If you have suffered an injury due to the fault of another, you may be entitled to compensation for your medical bills, lost income, and pain and suffering, among other losses. The pain and suffering portion of the claim is always the most challenging part of a personal injury case, and it is where our expertise comes in. The insurance companies typically do not place a high value on pain and suffering and often offer a settlement that is less than what you deserve for your injuries. We have a great deal of experience in this area and can work with the insurance company to make sure you receive the best settlement possible.
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How Do You Calculate Pain and Suffering?
To calculate pain and suffering, we discuss a number of factors with the insurance company adjusters. The first factor to consider is whether your medical records reveal that you were either totally or partially disabled as a result of your injury. Total disability means that you are unable to work or perform normal daily activities without an abundance of pain. Partial disability means that you are able to perform light duty work but are still experiencing pain.
Another factor that comes into play is the extent of your medical treatment. When advising our clients, we strongly suggest that you attend all doctor’s and/or physical therapy appointments until you are formally discharged by a medical professional and are pain free. Upon receipt of this discharge report, our attorneys will begin to negotiate your settlement.
Failing to follow-up with medical treatment could have a detrimental effect on your case. This makes it difficult to offer proof to the insurance company that you are experiencing pain and suffering due to your injuries. Lack of medical record evidence could leave the insurance company adjuster unconvinced as to your pain, and this could be reflected in the award that you receive. It is best to be sure to attend all of your medical appointments to document your level of pain along with your treatment goals and progress.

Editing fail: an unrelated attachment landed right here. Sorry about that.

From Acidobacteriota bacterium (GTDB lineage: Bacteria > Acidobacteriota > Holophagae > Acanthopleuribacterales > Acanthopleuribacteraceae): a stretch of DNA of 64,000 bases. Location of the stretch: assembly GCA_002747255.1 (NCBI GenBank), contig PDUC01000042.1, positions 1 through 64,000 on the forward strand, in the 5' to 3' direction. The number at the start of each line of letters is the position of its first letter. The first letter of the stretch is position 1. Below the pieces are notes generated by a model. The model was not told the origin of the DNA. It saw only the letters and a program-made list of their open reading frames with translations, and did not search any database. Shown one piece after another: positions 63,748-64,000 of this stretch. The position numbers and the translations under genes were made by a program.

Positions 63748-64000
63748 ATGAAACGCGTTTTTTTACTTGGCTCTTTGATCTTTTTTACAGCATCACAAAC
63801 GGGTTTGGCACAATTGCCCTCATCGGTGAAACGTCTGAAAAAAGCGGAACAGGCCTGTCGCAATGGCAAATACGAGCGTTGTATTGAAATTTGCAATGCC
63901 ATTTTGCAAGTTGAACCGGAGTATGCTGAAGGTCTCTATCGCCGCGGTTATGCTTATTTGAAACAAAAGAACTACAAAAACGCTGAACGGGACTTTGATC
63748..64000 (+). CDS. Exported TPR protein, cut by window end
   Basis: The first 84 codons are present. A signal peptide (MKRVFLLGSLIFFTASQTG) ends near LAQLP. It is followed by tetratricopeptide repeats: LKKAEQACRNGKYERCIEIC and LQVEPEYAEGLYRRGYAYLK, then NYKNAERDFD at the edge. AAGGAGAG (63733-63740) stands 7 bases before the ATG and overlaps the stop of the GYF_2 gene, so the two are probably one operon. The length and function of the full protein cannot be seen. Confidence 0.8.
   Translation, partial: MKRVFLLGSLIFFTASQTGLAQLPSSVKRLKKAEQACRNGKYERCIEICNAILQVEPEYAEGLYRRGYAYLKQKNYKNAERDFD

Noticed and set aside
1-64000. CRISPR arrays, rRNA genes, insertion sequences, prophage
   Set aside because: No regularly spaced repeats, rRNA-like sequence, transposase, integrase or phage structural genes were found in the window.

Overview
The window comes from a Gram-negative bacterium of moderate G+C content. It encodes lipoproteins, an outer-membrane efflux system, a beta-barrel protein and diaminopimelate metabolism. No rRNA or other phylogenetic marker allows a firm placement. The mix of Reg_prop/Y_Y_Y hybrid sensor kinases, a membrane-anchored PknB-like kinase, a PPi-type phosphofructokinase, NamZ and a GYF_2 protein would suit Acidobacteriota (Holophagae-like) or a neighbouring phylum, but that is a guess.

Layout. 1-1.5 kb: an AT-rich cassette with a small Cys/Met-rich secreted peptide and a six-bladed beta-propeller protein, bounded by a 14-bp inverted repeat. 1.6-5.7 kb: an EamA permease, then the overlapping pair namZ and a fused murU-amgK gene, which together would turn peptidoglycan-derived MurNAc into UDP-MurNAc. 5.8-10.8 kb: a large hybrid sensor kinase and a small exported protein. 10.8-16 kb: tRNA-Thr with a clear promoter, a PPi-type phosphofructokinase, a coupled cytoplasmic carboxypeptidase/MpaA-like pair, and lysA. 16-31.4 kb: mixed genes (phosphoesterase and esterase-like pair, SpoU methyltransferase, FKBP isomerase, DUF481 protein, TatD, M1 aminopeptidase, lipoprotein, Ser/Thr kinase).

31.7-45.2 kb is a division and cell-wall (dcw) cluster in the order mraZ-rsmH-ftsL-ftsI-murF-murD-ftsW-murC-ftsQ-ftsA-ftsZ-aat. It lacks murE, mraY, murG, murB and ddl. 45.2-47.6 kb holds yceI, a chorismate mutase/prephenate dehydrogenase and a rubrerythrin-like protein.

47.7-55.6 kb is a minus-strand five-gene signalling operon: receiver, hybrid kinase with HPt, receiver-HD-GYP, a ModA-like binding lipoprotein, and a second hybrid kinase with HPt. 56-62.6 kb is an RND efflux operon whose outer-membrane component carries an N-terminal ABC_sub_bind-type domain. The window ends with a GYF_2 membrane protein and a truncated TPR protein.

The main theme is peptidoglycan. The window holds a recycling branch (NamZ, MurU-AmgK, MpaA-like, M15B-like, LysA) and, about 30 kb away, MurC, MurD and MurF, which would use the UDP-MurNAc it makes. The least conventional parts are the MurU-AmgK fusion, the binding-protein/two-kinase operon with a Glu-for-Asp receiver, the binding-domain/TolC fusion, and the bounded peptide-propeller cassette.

The type of injury you sustain is also taken into account. More serious injuries are considered to have a greater impact on your life, and therefore, a bigger award for pain and suffering is warranted. The insurance company will first examine the type of injury that you sustained and then determine the level of severity. For example, a broken bone is considered to be a more serious and painful injury than a neck or back strain. This analysis has an impact on the amount of the settlement you receive.
Insurance companies will next examine ways in which the injury has effected your life in order to determine the amount you should be awarded for your pain and suffering. For example, if you are unable to exercise, attend class, attend family functions, go on vacations, do every day activities, or go to appointments, these will be heavily weighted when determining how much your pain and suffering is worth.
Finally, the future impact of your injury is taken into account. If you do not fully recover from your injury and in turn experience “residual pain,” the insurance company will often compensate you more. In order to prove residual pain, it must be indicated in your medical records that your doctor believes you will continue to experience pain following the termination of treatment. For example, herniated or ruptured discs in the back or neck area often do not heal completely, so an insurance company adjuster will often offer more compensation for this residual pain and suffering than that of a less severe injury.
Depending on the facts of your case, there can be many other factors surrounding your injuries that the insurance company adjuster should take into consideration when determining a settlement amount for your case, so it is important to seek legal advice in order to get the settlement or award you deserve. If you have suffered an injury that was not your fault, call us 24/7 toll free at 1-800-992-6878 or fill out a contact form for a free (no obligation) case evaluation.